Thursday, March 19, 2015

No, you didn't already do this.

Have you ever found yourself tasked with a project that you feel you've already done? An assignment that you think, 'this is old hat! I can do this'...but then when you start working on it, you feel like a complete greenhorn? Perspective is funny like that - one minute you're an expert, the next, an absolute beginner. I try to keep in mind the work I've done to get to today, so I don't totally lose my footing, but I think there is something wonderful about finding your novice-self even on a project you have the tools to tackle. Why? Well...the learner perspective allows you to learn new lessons. If every project was in the vein of your expertise, where's the fun in that?

This week I've found myself learning a great deal as I tackle a fast-turnaround on a book cover illustration. The story is an old one, but my take on it is new, different and a bit silly. Seeking my joy, finding my humor, allowing for failure on my creative journey.

New adventure in hand-lettering...

 Dancing Billy sketches...

A little workspace snapshot:

Adding color...

And below is the first mock-up! I'll follow up at the end of the week with my completed book cover.

Friday, March 6, 2015

Time and the Creative Process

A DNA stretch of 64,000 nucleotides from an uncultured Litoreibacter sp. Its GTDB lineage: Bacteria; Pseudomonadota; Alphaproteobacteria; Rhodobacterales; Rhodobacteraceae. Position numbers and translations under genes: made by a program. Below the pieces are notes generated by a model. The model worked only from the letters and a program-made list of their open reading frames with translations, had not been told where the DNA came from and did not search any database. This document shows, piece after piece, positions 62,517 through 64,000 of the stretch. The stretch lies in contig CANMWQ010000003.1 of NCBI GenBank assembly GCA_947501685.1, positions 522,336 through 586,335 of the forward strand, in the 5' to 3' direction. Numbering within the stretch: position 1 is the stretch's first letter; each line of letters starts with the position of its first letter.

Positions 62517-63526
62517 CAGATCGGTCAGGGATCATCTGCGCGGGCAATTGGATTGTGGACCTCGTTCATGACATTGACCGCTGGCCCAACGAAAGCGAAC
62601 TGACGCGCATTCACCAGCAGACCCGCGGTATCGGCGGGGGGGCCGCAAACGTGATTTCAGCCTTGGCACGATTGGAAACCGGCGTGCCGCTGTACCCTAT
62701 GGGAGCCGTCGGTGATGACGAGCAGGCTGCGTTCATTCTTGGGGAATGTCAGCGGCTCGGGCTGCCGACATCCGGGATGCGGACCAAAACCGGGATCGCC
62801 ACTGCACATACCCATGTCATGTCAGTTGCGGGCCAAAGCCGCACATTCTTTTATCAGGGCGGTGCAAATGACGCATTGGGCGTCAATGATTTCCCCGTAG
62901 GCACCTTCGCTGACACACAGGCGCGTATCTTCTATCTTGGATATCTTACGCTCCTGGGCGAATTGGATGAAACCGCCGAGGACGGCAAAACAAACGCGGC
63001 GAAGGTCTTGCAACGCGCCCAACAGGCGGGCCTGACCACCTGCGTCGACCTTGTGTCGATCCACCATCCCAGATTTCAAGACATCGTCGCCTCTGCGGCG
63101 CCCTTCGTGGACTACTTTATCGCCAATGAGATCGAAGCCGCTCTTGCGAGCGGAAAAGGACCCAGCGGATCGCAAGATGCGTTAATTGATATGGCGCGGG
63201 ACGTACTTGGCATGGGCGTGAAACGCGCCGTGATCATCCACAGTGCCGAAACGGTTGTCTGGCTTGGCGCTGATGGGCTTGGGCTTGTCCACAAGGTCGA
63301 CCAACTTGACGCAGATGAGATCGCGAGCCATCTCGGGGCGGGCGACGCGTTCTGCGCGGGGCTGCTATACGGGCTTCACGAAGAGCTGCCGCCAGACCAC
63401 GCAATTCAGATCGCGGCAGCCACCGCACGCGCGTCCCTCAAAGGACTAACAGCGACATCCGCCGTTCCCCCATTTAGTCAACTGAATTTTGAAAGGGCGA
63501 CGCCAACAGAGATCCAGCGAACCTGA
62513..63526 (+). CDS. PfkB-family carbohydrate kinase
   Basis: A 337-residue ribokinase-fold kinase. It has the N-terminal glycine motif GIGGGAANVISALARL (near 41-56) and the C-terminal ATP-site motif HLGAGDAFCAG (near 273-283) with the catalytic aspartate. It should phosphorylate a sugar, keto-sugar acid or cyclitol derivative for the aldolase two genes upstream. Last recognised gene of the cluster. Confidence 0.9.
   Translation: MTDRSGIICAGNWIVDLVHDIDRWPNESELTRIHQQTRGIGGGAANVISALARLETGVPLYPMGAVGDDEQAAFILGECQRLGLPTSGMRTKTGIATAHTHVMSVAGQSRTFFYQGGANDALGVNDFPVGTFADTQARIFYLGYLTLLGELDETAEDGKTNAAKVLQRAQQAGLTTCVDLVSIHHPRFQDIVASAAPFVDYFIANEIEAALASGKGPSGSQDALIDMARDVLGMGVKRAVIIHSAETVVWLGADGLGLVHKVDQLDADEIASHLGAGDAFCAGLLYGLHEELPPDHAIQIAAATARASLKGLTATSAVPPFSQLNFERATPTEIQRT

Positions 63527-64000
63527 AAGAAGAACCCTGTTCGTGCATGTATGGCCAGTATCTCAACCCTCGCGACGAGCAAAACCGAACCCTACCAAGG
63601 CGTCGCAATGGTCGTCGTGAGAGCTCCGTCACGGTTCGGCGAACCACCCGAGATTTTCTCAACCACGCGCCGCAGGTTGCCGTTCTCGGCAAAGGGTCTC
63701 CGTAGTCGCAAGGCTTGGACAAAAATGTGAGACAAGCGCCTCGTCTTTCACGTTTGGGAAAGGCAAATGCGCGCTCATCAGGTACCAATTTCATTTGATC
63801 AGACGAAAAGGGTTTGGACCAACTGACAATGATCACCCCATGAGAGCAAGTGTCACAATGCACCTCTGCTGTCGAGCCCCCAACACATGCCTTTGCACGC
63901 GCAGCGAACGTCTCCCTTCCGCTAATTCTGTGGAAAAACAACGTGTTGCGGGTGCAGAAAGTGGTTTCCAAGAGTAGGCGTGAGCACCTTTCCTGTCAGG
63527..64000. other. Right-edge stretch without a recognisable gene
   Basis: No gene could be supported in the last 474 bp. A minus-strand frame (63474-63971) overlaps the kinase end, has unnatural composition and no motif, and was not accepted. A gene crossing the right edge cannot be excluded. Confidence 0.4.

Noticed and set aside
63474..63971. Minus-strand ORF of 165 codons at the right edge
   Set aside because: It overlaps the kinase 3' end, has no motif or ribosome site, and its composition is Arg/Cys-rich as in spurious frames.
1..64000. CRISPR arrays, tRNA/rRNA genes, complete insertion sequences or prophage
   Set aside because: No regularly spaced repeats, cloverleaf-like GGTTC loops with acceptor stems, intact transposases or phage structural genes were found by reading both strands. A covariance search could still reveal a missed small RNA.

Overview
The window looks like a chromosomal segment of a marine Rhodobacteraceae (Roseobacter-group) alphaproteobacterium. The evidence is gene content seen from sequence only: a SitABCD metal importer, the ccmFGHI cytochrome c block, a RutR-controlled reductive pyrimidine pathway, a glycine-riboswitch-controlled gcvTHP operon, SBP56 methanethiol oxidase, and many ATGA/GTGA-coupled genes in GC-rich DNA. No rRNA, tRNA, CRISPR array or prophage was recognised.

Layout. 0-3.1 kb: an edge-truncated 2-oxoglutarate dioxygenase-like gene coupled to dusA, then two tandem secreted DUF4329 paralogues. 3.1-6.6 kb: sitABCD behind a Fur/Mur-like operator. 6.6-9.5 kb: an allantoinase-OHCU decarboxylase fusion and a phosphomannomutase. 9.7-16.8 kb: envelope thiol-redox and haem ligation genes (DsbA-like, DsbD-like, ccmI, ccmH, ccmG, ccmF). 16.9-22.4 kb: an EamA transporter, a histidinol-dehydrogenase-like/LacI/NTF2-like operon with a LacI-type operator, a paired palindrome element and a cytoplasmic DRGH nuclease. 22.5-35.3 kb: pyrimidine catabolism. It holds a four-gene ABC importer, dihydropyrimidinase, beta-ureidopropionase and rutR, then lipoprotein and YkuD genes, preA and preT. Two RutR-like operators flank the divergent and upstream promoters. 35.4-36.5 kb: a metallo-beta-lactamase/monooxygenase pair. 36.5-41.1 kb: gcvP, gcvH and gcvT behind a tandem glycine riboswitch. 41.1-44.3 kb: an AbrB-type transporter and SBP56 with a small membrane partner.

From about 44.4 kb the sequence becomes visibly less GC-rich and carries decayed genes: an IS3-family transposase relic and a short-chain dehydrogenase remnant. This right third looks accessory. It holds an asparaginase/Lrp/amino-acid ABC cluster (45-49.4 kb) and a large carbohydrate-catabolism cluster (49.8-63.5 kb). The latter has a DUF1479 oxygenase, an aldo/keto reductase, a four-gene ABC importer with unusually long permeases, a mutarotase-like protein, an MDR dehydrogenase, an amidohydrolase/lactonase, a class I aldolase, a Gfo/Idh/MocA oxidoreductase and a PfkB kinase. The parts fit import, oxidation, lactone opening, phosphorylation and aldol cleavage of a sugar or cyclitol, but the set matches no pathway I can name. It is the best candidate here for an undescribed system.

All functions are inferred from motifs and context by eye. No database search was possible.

Sometimes when you're learning a lesson, it will knock and knock and then finally you'll open the door and see it standing there. This lesson for me has been the realization that time spent doing what you love is a gift to yourself, and a gift that gives back. I began scratching at the surface of this lesson when I was working on the series of children's books I did with a friend (seen here), because I began to feel this tug at myself - when I would hurry through an illustration, I wanted MORE. I wanted to go back and spend more time with each drawing. Now, when I review the three books, I see that with each one, I allowed myself more time on each illustration and it shows. I experienced this same tug when I began taking Lilla Roger's bootcamp. I wanted to spend more time with each piece. I realized in a true lightbulb moment that the majority of my work over the years has been production-based. When you work in production, even creative production, there is someone pushing you to produce as much as possible, as quickly as possible. That doesn't mean they want sloppy work, but it does mean they want a FAST turnaround. As I allow myself to re-connect with the creative me, the girl who went to Art School back in the 1990's, I am rediscovering my processes, my creativity, my thoughtfulness and my joy. And truly, this is not something to be rushed. I am not a slow worker by any means, but working at a production-pace on passionate projects simply doesn't work.

I now can recognize that the survivalist in me has done well to adapt to a production-paced work in order to keep paying my bills, taking care of my responsibilities, and making ends meet as a solo parent who survives on an unpredictable freelance workload - but that at the same time, the next step in my career is very clearly to give myself time to create, develop and refine my creative processes.